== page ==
The Planted Row: Reaping more than grain

Farm Forum

Our farming ancestors had little tricks they used to peek into the future to see what it might hold. If a halo ever appeared around the moon, my grandfather would expect rain in the near future, and my old granny used to say, “Red sky at night, sailors delight; red sky at morning, sailors take warning.” (Rumor has it that my uncle saw a red sky to the north one evening and called all the old women in the community and told them the Russians were bombing Canada, but that’s not really the kind of prediction I’m talking about.)

Farmers today have a few signs of their own, and the ones we can see don’t look that great. For one thing, here in Aberdeen, there isn’t much snow on the ground. My wife is a meteorologist, and between you, me and the fencepost, she says we could be in for a drought. We also have this really useful sign called the Chicago Board of Trade, and it says the price of corn is hovering around breakeven.

I’m not sure we can see into the future with any greater accuracy than our ancestors. There are many variables in play that could drastically improve the kind of year we have in 2014, not to mention the mitigating factors of modern technology, advanced farming techniques and outstanding seed genetics. Still, it takes guts to stare down the barrel of $4 corn and seed your ground anyway.

At times like this, I try to remember that a farm is more than the price you get for your grain or cattle. It’s more than your yield per acre or average daily gain. It’s more than the renewable fuel standard.

A farm is your kid playing in the dirt in the headlands while you make your rounds. It’s lunch on the tailgate of a pickup truck. It’s washing grease and dust off your arms before supper. It’s the dry smell of harvested grain. It’s the satisfied exhaustion you feel at sundown, knowing your seeds are in the ground or your harvest is in the bin. It’s the glue that can hold your family together.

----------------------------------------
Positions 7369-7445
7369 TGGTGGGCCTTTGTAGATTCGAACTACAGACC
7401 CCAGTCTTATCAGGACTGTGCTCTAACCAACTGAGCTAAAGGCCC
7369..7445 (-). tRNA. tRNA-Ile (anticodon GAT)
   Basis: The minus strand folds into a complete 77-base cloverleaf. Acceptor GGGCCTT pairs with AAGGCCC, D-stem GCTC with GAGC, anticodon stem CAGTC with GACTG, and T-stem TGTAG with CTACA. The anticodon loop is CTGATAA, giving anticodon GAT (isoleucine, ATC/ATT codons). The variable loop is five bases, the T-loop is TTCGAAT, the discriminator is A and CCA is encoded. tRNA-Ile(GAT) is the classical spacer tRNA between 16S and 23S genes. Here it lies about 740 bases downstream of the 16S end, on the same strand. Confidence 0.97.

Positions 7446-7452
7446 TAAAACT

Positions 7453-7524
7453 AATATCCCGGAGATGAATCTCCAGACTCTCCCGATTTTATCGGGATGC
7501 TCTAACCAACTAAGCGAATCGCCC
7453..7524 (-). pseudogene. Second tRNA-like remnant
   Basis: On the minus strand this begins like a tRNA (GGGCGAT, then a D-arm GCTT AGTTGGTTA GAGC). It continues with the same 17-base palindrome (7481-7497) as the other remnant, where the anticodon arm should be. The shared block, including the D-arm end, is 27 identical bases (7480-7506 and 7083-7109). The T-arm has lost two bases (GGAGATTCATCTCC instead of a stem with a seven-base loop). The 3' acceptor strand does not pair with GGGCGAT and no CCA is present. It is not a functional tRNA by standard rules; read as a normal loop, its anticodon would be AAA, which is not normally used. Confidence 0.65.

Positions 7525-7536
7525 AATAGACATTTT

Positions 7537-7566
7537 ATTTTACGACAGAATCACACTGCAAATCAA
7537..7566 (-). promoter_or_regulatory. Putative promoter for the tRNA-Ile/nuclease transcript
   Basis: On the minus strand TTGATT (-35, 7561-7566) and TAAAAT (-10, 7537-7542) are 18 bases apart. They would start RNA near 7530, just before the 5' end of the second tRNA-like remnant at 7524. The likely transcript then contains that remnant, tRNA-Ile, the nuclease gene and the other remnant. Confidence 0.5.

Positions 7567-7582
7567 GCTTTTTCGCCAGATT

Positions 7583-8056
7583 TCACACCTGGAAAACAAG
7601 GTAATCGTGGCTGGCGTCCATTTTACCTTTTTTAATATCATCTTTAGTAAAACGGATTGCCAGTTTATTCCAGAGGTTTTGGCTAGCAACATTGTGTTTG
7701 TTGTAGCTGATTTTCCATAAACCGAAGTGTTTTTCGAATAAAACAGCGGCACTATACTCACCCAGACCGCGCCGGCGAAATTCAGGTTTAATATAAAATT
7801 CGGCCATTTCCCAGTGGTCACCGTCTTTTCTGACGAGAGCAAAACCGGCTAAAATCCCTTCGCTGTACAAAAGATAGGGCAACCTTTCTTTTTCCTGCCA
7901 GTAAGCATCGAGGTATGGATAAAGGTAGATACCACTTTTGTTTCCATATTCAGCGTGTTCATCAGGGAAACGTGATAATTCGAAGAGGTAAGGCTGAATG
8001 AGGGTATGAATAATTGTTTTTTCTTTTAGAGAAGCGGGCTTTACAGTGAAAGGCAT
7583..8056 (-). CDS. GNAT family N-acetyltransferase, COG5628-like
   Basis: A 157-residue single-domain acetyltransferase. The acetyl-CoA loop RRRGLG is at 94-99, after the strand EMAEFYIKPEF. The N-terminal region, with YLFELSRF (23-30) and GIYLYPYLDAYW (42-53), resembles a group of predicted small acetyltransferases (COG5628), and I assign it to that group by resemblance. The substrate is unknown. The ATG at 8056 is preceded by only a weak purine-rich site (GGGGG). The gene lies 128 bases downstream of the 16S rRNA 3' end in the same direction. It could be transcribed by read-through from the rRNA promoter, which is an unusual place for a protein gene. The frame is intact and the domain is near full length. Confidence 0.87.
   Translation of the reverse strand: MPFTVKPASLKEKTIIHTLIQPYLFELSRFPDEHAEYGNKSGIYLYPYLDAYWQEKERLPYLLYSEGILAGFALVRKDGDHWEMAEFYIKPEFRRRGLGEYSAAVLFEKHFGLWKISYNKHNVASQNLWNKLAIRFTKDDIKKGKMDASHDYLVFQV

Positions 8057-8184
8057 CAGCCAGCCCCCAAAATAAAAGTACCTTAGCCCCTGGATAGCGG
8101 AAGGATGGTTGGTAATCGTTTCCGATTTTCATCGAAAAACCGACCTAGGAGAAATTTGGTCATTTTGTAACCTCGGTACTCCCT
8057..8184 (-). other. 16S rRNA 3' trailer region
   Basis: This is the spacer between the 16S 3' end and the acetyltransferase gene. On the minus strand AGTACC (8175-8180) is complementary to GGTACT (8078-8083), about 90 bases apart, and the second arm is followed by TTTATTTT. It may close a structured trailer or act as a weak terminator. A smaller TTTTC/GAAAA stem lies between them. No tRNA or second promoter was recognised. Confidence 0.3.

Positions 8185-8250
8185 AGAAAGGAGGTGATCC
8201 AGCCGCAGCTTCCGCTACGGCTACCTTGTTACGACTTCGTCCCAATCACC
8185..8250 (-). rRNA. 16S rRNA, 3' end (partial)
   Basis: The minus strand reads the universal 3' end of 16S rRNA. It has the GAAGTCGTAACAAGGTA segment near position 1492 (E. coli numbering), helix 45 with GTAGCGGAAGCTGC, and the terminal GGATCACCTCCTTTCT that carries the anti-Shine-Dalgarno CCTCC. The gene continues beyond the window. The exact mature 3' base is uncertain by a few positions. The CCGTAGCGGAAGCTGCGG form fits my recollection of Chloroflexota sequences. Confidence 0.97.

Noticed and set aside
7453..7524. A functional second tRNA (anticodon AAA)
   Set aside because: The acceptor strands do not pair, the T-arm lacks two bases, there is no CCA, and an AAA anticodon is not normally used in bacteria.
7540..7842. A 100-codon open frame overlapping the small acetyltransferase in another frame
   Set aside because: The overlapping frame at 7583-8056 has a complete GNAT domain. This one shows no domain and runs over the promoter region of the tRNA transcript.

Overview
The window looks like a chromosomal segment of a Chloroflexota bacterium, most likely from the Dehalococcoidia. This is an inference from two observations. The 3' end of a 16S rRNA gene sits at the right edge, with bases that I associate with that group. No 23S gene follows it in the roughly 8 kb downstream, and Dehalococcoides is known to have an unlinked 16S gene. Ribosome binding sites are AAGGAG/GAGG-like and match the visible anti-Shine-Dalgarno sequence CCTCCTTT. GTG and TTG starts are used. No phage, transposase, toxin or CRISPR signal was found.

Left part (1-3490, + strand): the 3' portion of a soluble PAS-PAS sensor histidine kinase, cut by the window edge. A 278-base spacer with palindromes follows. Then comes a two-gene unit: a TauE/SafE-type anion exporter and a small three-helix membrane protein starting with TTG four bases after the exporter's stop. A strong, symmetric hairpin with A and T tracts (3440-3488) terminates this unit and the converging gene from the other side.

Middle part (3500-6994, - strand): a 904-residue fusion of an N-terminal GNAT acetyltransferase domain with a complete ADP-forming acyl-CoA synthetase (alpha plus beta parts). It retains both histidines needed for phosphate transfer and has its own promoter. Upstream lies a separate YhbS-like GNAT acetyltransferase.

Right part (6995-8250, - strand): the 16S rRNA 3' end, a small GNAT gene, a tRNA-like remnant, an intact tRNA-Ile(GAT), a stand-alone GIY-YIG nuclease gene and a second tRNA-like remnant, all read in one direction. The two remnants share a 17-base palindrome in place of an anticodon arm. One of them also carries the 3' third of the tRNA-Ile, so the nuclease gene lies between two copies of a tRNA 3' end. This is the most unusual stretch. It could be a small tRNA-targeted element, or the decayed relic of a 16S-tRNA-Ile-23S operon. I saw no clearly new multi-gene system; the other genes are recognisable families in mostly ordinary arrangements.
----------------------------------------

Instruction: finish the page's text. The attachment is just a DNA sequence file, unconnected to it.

My 10-year-old nephew was recently eating lunch with a classmate and my father. When the classmate learned from my father that we didn’t watch much football (or TV in general) in our family, he asked my nephew what our family did for fun. My nephew answered, “We work.” The classmate thought he was joking and said, “No, seriously, what do you do for fun?” My nephew looked him in the eye and said, “We work.”

While my nephew has a flair for the dramatic, he was certainly being honest. Some of the best times of my life were spent working right alongside my sisters, cousins, aunts, uncles, parents and grandparents. We had fun. We joked and told stories while we went about the hard work it takes to run a farm. I will admit there were a few times in my teen years when I was jealous of my friends who didn’t have to get up so early and could go to the pool or the mall in the middle of the day, but those times were rare. For the most part, I realized I was living a very special life. We didn’t have a lot of money, but we had each other. The shared work made us close and taught us that we could count on one another. (The occasional dirt clod fight didn’t hurt things, either.)

No matter what challenges this year might throw at you, remember that farmers reap more than grain at harvest. They also reap the rewards of working close to the land and to their families, and those rewards come whether or not commodity prices are in the basement.